Corner of El Tubo and C/ Cuatro de Agosto
This bar seems to be one of those places that has been around forever without ever changing. It’s run by a husband and wife team. He does the cooking and she handles the customers. Service is brisk but friendly. The clientele looked like mostly regulars. They say Bar Texas makes the best bravas in Spain and they could very well be right. The potatoes were soft and flavourful inside, crisp on the outside and the sauces, alioli and salsa brava, were both top notch. We also had decent fried lamb sweetbreads and some forgettable croquetas. I would go back but stick to the bravas.
Calle de los Estébanes, 10
This place is famous for its many pinchos featuring anchovies. We sampled a few including one with a piquillo pepper, another with fresh cheese and honey and the Explosion de Vinagre which wasn’t as explosive as I would have hoped, but still good. The selection of wines here is quite good and prices are ok. I think it’s definitely worth a stop.
Calle de los Estébanes, 6
This smallish bar with modern décor does croquetas in every imaginable variation. We ordered a few including one with morcilla, one with foie gras, one with mushroom, one with queso de cabrales. It was all delicious and we would have gone back for more if I had felt better on our second night. They also seem to specialize in huevos rotos with almost as many variation as their croquettes. This one is highly recommended.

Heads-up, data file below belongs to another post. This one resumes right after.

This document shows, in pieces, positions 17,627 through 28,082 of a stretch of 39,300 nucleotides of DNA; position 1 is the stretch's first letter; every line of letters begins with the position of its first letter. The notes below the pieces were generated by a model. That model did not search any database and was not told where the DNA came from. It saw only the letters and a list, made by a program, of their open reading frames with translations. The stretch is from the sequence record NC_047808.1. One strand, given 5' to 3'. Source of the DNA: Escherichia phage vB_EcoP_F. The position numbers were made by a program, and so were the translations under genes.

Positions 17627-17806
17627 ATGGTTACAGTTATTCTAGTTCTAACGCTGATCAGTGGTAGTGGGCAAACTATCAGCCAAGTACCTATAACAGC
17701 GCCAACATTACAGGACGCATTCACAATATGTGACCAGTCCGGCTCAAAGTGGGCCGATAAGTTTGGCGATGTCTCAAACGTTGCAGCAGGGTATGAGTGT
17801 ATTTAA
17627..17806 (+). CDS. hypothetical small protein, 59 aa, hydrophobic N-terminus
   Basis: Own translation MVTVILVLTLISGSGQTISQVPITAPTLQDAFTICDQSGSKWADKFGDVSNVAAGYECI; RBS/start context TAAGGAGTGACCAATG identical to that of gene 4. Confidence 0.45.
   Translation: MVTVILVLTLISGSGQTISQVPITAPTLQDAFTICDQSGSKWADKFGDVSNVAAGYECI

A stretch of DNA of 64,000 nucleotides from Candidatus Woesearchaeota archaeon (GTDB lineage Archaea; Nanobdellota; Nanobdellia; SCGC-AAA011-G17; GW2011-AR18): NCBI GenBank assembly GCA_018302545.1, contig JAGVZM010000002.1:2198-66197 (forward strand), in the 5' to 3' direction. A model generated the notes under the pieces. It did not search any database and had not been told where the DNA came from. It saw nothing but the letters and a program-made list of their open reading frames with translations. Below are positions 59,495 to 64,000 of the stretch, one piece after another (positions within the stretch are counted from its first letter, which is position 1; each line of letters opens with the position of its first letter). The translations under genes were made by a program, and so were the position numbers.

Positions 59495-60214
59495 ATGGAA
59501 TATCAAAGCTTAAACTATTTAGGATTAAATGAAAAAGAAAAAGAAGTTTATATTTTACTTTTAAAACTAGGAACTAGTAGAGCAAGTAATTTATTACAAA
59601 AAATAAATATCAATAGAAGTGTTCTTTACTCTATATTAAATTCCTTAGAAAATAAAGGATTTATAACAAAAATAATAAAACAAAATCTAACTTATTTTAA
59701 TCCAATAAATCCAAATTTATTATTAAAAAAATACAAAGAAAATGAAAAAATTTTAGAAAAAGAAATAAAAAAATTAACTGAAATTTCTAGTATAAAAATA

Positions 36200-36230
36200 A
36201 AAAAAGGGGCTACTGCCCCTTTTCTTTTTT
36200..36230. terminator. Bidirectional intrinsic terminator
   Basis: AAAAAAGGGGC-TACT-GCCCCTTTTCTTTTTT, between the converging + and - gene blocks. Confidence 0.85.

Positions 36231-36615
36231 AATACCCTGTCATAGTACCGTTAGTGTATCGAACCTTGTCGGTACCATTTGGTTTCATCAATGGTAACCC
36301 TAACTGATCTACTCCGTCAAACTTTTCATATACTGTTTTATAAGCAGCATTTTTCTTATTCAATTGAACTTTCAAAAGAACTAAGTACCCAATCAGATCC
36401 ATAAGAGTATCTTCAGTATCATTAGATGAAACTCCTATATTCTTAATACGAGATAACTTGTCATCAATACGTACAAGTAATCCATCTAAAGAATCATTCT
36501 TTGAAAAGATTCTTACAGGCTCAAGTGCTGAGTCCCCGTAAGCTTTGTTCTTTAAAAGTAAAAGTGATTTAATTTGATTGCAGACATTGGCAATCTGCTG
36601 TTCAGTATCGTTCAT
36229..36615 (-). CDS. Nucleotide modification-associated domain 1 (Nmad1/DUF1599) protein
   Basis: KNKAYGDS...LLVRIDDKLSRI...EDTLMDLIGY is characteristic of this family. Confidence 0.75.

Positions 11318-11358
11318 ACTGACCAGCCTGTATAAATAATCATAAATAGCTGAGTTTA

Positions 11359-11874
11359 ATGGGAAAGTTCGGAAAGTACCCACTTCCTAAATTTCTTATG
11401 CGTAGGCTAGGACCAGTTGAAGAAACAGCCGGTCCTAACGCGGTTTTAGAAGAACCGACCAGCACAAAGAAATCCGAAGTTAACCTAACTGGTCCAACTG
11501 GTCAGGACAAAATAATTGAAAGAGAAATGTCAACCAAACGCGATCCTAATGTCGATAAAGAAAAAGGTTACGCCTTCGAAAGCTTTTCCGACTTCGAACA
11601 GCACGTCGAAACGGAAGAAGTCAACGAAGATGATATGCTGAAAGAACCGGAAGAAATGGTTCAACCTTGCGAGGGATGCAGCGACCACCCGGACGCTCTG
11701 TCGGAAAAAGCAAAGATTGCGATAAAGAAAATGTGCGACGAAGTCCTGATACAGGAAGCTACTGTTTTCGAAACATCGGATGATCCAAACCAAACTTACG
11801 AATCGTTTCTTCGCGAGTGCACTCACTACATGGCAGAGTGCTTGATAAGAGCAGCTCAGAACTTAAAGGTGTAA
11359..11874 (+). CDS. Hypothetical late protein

Calle de los Estébanes, 4
Across the street from Doña Casta with a more traditional bar decor. We ordered two fried items, mousse of morcilla, Roquefort, shrimp and crab surimi shaped like a fried wonton and spicy beef “taco” shaped like small egg roll. Both were quite tasty.
Pedro Saputo Taberna
Calle de Antonio Agustín, 19